• Secondly, a process should be convened among donors at political leadership level to agree a harmonised approach to implementing the recommendations and incentivising change amongst intermediary organisations; including appropriate processes to factor these issues into partnership and programme design, reporting and accountability.
  • Thirdly, given the specific challenges, barriers and risks frontline women’s organizations are facing (including backlash, threats to their organizations or physical integrity of their leaders, etc) for delivering “sensitive” services to crisis affected women and girls in contexts where their rights are typically abused, a specific target for funding to women’s organizations should be set, tracked and publicly reported against by donors and by international signatories which claim a mandate as intermediary organisations working on gender issues in crisis response and supporting women’s organisations. 
  • Fourth, progress on the above should be presented at the next Grand Bargain Annual Meeting. Ultimately this should result in a joined-up set of donor expectations on ‘intermediary’ agencies – NGOs and UN agencies – regarding meaningful partnership and local leadership. Money talks and can incentivise change.

    3. Establish a caucus to scale-up support for country-level funding mechanisms, platforms and consortia that set out an ambitious plan to model local leadership. Importantly – in contrast to the UN country-based pooled funds – this caucus should focus on support to locally-led multi-year capacity-strengthening and emergency preparedness (including disaster risk reduction and anticipatory action), as well as response. Donor participation in this will be essential. By 2023, we would like to see at least three new country-level, locally-led mechanisms, platforms and consortia supported with a commitment to scale these up, and to adapt and resource best practice models in additional contexts thereafter.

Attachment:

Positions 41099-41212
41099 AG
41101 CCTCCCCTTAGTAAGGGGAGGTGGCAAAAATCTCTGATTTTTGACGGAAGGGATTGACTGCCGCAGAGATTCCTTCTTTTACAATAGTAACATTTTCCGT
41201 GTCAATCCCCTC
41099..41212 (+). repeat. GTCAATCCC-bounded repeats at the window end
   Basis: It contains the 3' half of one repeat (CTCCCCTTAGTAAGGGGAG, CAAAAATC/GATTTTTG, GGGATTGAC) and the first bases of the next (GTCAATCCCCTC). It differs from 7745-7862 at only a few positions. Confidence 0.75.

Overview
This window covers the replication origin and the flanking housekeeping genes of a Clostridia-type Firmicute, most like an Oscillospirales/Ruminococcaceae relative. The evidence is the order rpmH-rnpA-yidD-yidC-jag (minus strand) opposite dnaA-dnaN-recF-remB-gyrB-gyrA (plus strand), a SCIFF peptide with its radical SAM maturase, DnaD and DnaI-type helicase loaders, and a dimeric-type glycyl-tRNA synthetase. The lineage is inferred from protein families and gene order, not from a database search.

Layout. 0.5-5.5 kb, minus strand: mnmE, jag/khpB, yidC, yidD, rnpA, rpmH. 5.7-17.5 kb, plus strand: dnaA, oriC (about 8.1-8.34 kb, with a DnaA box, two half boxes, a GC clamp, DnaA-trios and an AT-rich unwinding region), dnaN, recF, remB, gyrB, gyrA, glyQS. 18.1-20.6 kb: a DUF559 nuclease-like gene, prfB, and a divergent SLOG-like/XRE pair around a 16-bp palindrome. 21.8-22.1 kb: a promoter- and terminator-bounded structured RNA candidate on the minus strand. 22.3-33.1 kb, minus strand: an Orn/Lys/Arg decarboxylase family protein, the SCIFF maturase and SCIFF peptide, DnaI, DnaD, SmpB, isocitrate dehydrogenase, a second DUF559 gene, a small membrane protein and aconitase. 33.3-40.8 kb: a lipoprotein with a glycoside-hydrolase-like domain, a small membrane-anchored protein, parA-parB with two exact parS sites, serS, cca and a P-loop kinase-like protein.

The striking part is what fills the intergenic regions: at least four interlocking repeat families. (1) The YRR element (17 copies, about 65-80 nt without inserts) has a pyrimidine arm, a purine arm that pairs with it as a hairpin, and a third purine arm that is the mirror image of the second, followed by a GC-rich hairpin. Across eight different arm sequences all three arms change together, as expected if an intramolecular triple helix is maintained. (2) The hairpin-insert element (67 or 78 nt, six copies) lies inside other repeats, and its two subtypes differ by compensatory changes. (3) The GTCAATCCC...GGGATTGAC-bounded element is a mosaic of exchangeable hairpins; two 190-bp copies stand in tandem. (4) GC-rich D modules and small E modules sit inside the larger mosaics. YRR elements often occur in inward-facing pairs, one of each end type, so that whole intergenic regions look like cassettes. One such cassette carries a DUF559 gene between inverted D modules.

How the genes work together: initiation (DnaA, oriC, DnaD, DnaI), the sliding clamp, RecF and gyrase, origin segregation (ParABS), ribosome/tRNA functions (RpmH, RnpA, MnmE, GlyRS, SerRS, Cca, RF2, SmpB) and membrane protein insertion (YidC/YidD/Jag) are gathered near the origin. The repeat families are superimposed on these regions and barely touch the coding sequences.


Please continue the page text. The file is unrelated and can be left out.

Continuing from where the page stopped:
C4C believes that the next two years should catalyse positive collaboration, partnership and investment to scale up innovative, creative and transformative examples of local leadership of humanitarian action. Whilst discussions on localisation often end up negative – what is not happening – there are already exciting initiatives underway led by local actors. So we propose that a Grand Bargain caucus is established to scale up support to country-level locally led funding mechanisms, platforms and / or consortia that set out an ambitious plan to champion local leadership.

Importantly – in contrast to the UN country-based pooled funds – this caucus should focus on funding for mechanisms, platforms and / or consortia that champion local leadership in their design and governance.[2] This may involve different context-specific models of partnership between national, local and international NGOs and / or other actors; building on learning from existing mechanisms like the Start country-level Hubs in Bangladesh, India, the Pacific region, Pakistan, DRC and Guatemala, the LIFT Funds in Turkey and Myanmar and the Nexus consortium in Somalia. But strengthening local leadership over time should be central. In addition, priority should be given to support for locally-led multi-year capacity-strengthening and emergency preparedness (including DRR and anticipatory action), as well as response. Such a focus would provide an opportunity to translate global efforts under the Grand Bargain on multi-year, flexible quality funding into tangible action for local responders. To centre diversity, country-level funding mechanisms, platforms and consortia need to both take deliberate steps to do so (for example setting targets on gender as outlined by the Friends of Gender Group) but support should also be given to dedicated regional and country level funding instruments, platforms and consortia led and governed by relevant regional or local civil society actors (eg regional level women’s funds).

Such a caucus could encourage existing mechanisms, platforms and consortia to share best practice and strengthen approaches to promoting local leadership, to ensure actors typically excluded are at the table including specifically women’s organisations, marginalized groups and crisis affected people’s organizations, but it should also catalyse support for new initiatives in contexts where they do not yet exist. We propose that at least three new initiatives should be supported before the end of 2023; with a commitment to gather learning from these, scale them up, adapt and replicate in more contexts later.


[1] https://interagencystandingcommittee.org/grand-bargain-official-website/bridging-intention-action-gap-future-role-intermediaries-supporting-locally-led-humanitarian-action

[2] C4C supports continued effort to strengthen the contribution of UN Country Based Pooled Funds to local leadership. However, these will remain limited in terms of their geographic presence and their focus on short-term response funding. C4C believes in, and all the evidence points to, the importance of a more diverse ecosystem of country-level funding mechanisms to invest in local leadership as outlined in our recommendation.